What should you do to preserve your wealth? There are many questions that need to be answered first. Among them: What do you need to pursue and maintain your lifestyle of choice? How are your assets allocated? Do your investments produce the cash flow you need to live that life style? Does the income from any single asset you own produce a disproportionate share of your total income.
Is income from your investments likely to keep up with rising operational costs? How liquid are your assets should you need to access your wealth in the event of an emergency or new opportunity? The list goes on, but you see the point. To safely navigate the wealth preservation phase of your life, these and other questions need answers that support your objectives.
Working on your real estate strategy
for the next 3, 5, and 10 years?
Part 3: Wealth Distribution
Deciding what will happen to accumulated wealth after we are gone is perhaps the most difficult, frustrating and complex business challenge you will face.
Rules, regulations and taxes are only part of the problem.
There’s also the personal side of the equation, which brings in family dynamics and the relationships with business partners, lenders, shareholders and others, all of whom have their own plans for the assets that flow from our estates.
Then, there is the mountain of paperwork associated with each and every agreement we’ve ever made, much of which we haven’t even looked at for years. Just the idea of having to sort that all out will bring out the procrastinator in just about anybody.
Before getting into a serious discussion about distributing wealth, we need to make clear that we are not the go-to experts when it comes to establishing a comprehensive wealth distribution strategy. You will need legal and financial professionals who specialize in this complicated area of the law to help you work up a plan that is best for you.
However, we know a thing or two about commercial real estate and we interact with clients every day who are making real estate decisions driven by their own wealth distribution strategies.
So, we decided to share some of that experience with you in the hope that it will get you thinking about your own plans for the future. It could be that you decide to make some moves now that will streamline the process of distributing your assets in the future, as the more simple things are structured, the better the chances are for the outcome you desire.
Understanding Your Assets
A good place to start the process is to take a look at all of your assets, including your real estate.
Like most other successful business people, you have probably invested in a variety of asset classes that include real estate, blue-chip stocks, bonds, mutual funds, whole life insurance policies, partnership interests in other companies and your share of the business you own. Each of these investments has its own risk profile and level of liquidity and complexity.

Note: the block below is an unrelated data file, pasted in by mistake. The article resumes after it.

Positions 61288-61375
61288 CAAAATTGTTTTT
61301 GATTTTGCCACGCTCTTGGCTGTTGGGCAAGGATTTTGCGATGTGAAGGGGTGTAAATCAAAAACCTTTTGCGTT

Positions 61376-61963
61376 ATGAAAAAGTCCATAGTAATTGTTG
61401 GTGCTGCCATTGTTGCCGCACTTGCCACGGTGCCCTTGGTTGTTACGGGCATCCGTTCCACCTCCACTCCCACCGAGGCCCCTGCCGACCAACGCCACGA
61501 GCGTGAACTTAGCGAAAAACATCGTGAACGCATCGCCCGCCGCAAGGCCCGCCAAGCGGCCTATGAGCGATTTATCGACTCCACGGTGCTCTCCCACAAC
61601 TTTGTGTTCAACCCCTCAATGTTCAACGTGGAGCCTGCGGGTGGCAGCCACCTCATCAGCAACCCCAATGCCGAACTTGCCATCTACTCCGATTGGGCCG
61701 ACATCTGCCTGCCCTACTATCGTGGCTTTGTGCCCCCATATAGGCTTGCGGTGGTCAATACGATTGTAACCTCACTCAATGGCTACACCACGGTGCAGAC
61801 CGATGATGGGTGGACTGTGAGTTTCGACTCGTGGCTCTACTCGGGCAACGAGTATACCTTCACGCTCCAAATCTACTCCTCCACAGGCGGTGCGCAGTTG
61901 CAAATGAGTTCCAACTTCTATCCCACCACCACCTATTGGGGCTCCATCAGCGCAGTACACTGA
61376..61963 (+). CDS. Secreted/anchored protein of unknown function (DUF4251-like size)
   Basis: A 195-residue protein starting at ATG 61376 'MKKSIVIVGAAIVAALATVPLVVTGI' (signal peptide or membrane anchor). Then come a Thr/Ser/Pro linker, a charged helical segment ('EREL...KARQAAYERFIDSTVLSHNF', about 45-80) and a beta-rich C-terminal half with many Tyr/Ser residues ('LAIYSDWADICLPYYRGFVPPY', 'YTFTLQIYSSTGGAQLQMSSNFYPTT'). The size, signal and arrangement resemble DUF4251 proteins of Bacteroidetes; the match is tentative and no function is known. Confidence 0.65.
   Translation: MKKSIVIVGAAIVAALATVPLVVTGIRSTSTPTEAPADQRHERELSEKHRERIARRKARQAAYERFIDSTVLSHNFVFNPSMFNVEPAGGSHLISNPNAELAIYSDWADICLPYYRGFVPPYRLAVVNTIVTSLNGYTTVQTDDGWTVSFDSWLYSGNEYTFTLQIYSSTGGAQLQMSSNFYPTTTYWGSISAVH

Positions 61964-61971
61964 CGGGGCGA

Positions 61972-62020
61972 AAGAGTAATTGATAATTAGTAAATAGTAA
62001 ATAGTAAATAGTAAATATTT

The stocks are easy. You own them yourself and they can be traded in a fraction of a second.
Partnership interests in real estate or your business is a whole other story, and we can tell you from experience that it’s a story that doesn’t always have a happy ending.
Hypothetically speaking, let’s take a partnership interest in a building that you and your business partners purchased as individuals to serve as a facility for your company. This is a very common practice in Southern California, as merchant developers have been focused on building freestanding industrial buildings for sale to users since the 1970’s.
Let’s also say that you bought the building in the name of an LLC with you and your partners as the managing members. That agreement describes your interest in and responsibilities for the property.
But, it may or may not define your exit options should you decide that selling your interest in the property is in your best interests.
You and your partners may have all been on the same page when you bought the property many years ago, but life is full of surprises and things change. If something happened to you or one of your partners, having your heirs or their heirs become a partner in the property may not be best for all concerned.
In such a case, it may be more prudent to sell the property before the fact and have each partner exchange his or her proceeds into an investment of their own, which has the effect of simplifying several estates at the same time. We see this strategy being executed with considerable frequency.
The takeaway in this scenario is that you and the other original players make the decisions and the heirs get what they were intended to have in the first place. It also allows for the investors to go in different directions. One may wish to exchange to defer capital gains and depreciation recapture taxes, while another may choose to cash out, pay Uncle Sam and buy a big boat or second home to enjoy with the grandkids.
Without a cohesive plan and clear path to achieve that plan’s primary objectives, things can go sideways in a hurry.
We recommend that you look at each property you own from every angle possible and decide if continuing your ownership serves the interests of a sound wealth distribution strategy. Dedicating a little time to the topic may just be the best investment you’ll ever make.